Greenpeace says the New Zealand government should step in and stop this country's dairy industry from using or PKE as a supplementary feed.
The environmental group says New Zealand dairy farmers constitute the biggest export market for PKE from Indonesia, but that this continued use of the palm oil by-product is one of the ways that intensive dairying is fuelling the climate crisis.
But Federated Farmers has dismissed the Greenpeace claims, saying PKE is needed.
Greenpeace said a million hectares of rainforest in West Papua had been lost in the past 20 years, with the stripped land typically replanted in oil palms.
The environmental group said more clearance would release huge amounts of additional carbon into the atmosphere.
Greenpeace's Amanda Larsson said dairy was already New Zealand's biggest climate polluter and that by importing PKE it was also contributing to the destruction of peatland and rainforests in Indonesia.
"There is real concern in terms of the climate impact of the palm industry and PKE in Indonesia but also in New Zealand because here PKE has a double whammy. This industry is driving dairy intensification and putting more dairy cows on the land than the land can sustain, and is causing huge amounts of methane and nitrous emissions," she said.
But the president of Federated Farmers in New Zealand rejected this.
Andrew Hoggard said PKE is not the culprit and he points to the dozens of supermarket products that contain palm oil.
He said PKE is a tiny fracton of the earnings made by palm oil companies after they clear the forest and plant the palms, "prior to farmers using it it was either piled up or burnt - the other big user of it is bio-energy in Europe".
"So I definitely think there is a concern around unsustainable practices but I wouldn't pin this whole thing on the New Zealand dairy industry which is what Greenpeace seems to be wanting to do, " Hoggard said.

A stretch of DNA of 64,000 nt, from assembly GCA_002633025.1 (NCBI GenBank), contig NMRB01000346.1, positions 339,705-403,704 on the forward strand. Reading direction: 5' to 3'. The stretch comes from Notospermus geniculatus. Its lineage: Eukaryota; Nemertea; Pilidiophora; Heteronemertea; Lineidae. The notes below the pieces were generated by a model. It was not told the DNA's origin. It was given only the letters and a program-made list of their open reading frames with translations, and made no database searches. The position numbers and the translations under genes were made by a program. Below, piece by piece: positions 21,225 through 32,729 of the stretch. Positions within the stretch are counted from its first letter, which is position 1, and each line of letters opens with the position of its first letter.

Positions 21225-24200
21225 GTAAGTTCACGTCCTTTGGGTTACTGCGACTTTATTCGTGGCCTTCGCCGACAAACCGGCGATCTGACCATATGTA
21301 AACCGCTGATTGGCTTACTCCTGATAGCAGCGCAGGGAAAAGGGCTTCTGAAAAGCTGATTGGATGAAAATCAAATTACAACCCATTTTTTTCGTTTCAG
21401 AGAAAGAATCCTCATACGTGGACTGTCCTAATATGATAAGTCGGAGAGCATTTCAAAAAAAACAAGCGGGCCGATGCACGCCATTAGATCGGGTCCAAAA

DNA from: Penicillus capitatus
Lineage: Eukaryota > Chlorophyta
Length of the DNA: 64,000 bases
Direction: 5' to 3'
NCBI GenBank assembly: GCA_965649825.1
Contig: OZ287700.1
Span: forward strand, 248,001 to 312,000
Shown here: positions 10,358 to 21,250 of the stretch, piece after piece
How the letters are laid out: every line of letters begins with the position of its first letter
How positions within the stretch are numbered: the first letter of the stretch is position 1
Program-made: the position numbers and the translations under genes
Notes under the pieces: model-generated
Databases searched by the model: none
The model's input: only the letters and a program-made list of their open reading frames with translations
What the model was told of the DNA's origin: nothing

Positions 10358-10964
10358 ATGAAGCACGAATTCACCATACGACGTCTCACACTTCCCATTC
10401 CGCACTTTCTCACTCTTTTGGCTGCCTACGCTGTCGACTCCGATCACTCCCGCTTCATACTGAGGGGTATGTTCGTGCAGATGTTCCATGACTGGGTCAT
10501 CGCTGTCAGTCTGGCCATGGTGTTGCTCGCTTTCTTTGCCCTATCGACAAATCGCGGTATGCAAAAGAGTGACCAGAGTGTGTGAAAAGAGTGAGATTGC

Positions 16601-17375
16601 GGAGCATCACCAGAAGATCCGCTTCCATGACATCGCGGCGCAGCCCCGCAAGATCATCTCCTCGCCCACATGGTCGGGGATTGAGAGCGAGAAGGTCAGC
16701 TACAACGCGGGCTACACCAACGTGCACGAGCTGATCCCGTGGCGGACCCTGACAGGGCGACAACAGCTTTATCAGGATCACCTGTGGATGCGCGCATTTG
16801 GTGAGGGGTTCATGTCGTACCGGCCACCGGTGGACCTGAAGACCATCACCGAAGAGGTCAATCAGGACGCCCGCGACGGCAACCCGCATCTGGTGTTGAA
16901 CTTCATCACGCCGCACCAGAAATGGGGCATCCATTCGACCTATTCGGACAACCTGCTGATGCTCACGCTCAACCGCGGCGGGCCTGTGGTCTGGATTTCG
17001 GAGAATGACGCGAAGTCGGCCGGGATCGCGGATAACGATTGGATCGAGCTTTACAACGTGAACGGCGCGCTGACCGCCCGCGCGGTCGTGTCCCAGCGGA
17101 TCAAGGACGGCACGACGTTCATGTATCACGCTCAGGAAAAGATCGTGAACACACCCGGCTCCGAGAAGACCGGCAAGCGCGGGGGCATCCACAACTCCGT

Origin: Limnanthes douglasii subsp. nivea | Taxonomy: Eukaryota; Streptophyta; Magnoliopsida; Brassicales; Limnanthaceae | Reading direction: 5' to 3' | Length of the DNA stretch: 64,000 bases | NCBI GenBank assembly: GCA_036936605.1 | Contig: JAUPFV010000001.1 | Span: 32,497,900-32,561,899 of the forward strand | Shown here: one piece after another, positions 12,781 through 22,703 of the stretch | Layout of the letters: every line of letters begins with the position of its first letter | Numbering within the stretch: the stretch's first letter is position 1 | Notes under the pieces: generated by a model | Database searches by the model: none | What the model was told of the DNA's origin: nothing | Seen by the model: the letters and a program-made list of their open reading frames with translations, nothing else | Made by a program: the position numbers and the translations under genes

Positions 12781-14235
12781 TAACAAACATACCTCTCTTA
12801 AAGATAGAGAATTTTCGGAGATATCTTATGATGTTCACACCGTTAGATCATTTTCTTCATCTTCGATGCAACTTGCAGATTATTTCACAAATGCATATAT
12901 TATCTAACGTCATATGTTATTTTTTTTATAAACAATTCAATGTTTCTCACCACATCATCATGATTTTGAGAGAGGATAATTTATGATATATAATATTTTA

Larsson said the farmers shouldn't be importing a product that's helping to destroy rainforests, and the government should step in.
"So what we are calling for here at Greenpeace is for the government to phase out this imported feed and to support farmers to shift to regenerative practices which maintain livestock at a level that the land can actually handle, and work in harmony with nature in order to improve soil resilience and droughts and floods and other things that mean farmers are having to import PKE at the moment."
However Hoggard said Greenpeace was great at throwing out slogans but lacked a solid understanding of the complex biological farming systems used in New Zealand.
He said "first of all they need to define what they mean by regenerative farming because overseas it seems to be defined as rotational grazing of livestock on land to protect the soil, which is kind of what New Zealand farmers have been doing for 100 years".
"In terms of organics there is no solid science that you are somehow going to be better off if you are organic," Hoggard said.
A lecturer in pasture science at Lincoln University, Tom Maxwell, said PKE did play a vital role in helping farmers through events like drought, "supplementing with something like PKE can improve milk production in those summer months and allow farmers to carry on milking at a level that is economic for them and their farm system, particularly in areas that have suffered drought in recent times like Northland and the Waikato."
Maxwell said whether PKE production was destructive of the rainforest environment in Indonesia and Malaysia had to be put in context. He said the critical issue was its provenance.
"Where the palm kernel expeller came from. What sort of system in Malaysia or Indonesia did it come from.Was it government certified or a round table of palm oil production - a sustainability network and group that has come together to qualify and put a marker on whether a system is sustainable or not, or can prove they haven't been involved in wanton deforestation of pristine rainforest," he said.
Tom Maxwell said PKE could be a life saver and if one was critical of its ecological foot print in this country that conversation would also have to include a lot of other key farming products - fertilizer and seeds, for instance.